Friday, March 23, 2012

Andrew Bacevich on Changing Our Military Mindset

March 23, 2012
Nine years after Baghdad erupted in “shock and awe,” we’re once again hearing in America the drumbeat for war in the Middle East. Now, the bull’s-eye is on Iran. But what we need more than a simple change of target is a complete change in perspective, says Andrew Bacevich, a West Point graduate and Vietnam veteran-turned-scholar who’s become one of the most perceptive observers of America’s changing role in the world.
This week, on an all-new Moyers & Company, Bill Moyers and Bacevich explore the futility of “endless” wars, and provide a reality check on the rhetoric of American exceptionalism.
“Are we so unimaginative, so wedded to the reliance on military means that we cannot conceive of any way to reconcile our differences with groups and nations in the Islamic world, and therefore bring this conflict to an end?” Bacevich tells Moyers.
Bacevich also answers the question of whether Iran is a direct threat to America with a definitive no. “Whatever threat Iran poses is very, very limited,” he tells Moyers, “and certainly does not constitute any kind of justification for yet another experiment with preventive war.”  >click to hear interview<

Thursday, March 8, 2012

Stand By Me | Playing For Change | Song Around the World

From the award-winning documentary, "Playing For Change: Peace Through Music", comes the first of many "songs around the world" being released independently. Featured is a cover of the Ben E. King classic by musicians around the world adding their part to the song as it traveled the globe.    >Listen to the harmony<

Sunday, March 4, 2012

What a difference a century makes! Here are some statistics for the Year 1910:

The average life expectancy for men was 47 years.
Fuel for this car was sold in drug stores only. 
Only 14 percent of the homes had a bathtub.
Only 8 percent of the homes had a telephone.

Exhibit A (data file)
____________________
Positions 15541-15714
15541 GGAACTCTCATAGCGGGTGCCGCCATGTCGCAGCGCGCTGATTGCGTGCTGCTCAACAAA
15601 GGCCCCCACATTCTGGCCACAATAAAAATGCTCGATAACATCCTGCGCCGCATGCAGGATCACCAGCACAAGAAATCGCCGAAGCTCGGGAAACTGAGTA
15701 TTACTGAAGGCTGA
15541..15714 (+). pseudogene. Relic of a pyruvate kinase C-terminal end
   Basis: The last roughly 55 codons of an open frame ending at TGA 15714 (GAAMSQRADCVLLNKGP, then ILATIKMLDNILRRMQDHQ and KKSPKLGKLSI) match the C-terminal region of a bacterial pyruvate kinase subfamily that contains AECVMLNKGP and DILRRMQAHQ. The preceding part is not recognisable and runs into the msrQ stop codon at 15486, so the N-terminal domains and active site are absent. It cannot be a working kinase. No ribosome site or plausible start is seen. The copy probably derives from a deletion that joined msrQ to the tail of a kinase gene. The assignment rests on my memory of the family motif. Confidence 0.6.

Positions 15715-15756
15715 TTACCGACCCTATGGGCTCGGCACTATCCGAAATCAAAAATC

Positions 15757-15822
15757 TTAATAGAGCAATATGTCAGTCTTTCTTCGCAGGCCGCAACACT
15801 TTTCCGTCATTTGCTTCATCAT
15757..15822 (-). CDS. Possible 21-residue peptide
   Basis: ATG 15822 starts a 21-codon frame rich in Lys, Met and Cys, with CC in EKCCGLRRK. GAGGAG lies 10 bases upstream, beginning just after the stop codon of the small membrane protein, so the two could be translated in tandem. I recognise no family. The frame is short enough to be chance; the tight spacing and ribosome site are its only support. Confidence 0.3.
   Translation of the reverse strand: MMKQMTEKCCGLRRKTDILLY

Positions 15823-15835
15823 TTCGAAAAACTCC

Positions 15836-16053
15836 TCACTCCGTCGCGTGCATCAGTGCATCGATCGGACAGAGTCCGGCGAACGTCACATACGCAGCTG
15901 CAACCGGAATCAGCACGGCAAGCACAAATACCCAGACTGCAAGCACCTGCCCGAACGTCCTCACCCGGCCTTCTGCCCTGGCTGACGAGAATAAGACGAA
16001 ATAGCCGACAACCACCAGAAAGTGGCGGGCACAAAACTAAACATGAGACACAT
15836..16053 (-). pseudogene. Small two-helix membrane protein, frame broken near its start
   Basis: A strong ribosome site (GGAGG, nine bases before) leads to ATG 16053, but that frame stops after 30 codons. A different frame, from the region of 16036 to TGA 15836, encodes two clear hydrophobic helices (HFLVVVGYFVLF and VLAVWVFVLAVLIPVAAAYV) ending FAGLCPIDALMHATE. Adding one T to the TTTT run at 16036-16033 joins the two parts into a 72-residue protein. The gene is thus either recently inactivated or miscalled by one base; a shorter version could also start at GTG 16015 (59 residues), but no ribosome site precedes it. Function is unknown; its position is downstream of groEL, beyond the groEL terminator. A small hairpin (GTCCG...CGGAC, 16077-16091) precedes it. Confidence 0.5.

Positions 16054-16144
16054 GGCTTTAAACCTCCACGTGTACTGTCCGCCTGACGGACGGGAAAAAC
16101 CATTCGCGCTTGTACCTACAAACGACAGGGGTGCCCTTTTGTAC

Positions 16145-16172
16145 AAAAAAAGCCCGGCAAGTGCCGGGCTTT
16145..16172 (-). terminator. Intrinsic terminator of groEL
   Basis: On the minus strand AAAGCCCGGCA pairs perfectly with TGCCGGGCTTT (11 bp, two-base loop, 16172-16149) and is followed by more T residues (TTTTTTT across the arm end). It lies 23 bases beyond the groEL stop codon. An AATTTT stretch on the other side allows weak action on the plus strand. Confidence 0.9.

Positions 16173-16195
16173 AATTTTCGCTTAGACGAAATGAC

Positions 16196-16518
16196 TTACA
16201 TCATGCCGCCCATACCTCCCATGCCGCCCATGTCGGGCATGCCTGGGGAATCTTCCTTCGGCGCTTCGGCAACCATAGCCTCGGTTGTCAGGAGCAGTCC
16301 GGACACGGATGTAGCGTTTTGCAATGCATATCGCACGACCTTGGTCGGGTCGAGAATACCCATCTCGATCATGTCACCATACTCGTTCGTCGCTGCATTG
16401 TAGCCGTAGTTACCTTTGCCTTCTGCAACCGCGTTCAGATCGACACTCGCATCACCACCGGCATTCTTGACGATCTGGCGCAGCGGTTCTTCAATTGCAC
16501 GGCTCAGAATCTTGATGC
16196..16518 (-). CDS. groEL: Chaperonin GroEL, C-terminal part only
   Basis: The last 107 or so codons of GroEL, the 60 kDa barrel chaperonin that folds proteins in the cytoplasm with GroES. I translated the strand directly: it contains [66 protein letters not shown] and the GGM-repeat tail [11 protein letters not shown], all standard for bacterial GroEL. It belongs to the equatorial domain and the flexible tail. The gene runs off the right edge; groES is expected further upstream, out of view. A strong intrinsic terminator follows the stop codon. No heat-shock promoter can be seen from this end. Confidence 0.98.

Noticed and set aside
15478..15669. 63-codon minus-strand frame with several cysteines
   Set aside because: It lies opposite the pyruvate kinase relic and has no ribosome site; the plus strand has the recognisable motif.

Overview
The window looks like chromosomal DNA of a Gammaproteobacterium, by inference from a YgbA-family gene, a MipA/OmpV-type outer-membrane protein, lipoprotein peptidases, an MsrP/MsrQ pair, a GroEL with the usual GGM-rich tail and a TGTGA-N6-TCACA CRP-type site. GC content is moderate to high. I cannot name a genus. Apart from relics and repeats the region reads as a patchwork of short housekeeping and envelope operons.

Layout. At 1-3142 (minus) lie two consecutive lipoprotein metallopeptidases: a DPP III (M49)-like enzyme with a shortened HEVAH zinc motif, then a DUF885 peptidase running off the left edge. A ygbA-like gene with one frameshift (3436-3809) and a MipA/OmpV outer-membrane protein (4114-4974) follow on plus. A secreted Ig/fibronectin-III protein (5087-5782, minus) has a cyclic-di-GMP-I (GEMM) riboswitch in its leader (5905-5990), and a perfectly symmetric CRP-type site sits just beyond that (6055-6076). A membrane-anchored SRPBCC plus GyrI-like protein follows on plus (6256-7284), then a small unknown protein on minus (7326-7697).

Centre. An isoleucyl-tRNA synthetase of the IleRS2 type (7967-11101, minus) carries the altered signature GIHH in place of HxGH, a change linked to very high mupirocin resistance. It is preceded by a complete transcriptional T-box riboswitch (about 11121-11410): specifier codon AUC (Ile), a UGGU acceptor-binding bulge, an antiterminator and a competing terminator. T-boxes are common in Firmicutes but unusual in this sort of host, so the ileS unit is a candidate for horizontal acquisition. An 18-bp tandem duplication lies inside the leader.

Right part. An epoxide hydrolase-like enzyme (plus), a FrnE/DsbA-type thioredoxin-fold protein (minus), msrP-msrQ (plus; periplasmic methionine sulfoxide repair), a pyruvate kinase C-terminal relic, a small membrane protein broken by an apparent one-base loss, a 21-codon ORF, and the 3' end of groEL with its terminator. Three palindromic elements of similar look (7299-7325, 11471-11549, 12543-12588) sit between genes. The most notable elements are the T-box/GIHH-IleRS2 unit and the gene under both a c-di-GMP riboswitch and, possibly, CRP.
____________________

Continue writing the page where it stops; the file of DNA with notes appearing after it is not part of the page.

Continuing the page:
There were only 8,000 cars and only 144 miles of paved roads.
The maximum speed limit in most cities was 10 mph.
The tallest structure in the world was the Eiffel Tower !
The average US wage in 1910 was 22 cents per hour.
The average US worker made between $200 and $400 per year .. A competent accountant could expect to earn $2000 per year,
A dentist $2,500 per year, a veterinarian between $1,500 and $4,000 per year, and a mechanical engineer about $5,000 per year
More than 95 percent of all births took place at HOME ..
Ninety percent of all Doctors had NO COLLEGE EDUCATIONInstead, they attended so-called medical schools, many of which
Were condemned in the press AND the government as 'substandard.'
Sugar cost four cents a pound.
Eggs were fourteen cents a dozen.
Coffee was fifteen cents a pound
Most women only washed their hair once a month, and used Borax or egg yolks for shampoo.
Canada     passed a law that prohibited poor people from entering into their country for any reason.

The Five leading causes of death were:
1. Pneumonia and influenza
2. Tuberculosis
3. Diarrhea 4. Heart disease
5. Stroke

The American flag had 45 stars ....
The population of Las Vegas , Nevada , was only 30….About the same size as ST. PETERS, MISSOURI ...
Crossword puzzles, canned beer, and iced tea hadn't been invented yet. There was no Mother's Day or Father's Day.
Two out of every 10 adults couldn't read or write and only 6 percent of all Americans had graduated from high school.
Marijuana, heroin, and morphine were all available over the counter at the local corner drugstores.
Back then pharmacists said, 'Heroin clears the complexion, gives buoyancy to the mind, regulates the stomach and bowels, and is, in fact, a perfect guardian of health'
Eighteen percent of households had at least one full-time servant or domestic help.
There were about 230 reported murders in the ENTIRE U.S.A. !

I am now going to forward this to someone else in a matter of seconds.  From there, it will be sent to others all over

the WORLD - all in a matter of seconds!

Try to imagine what it may be like in another 100 years.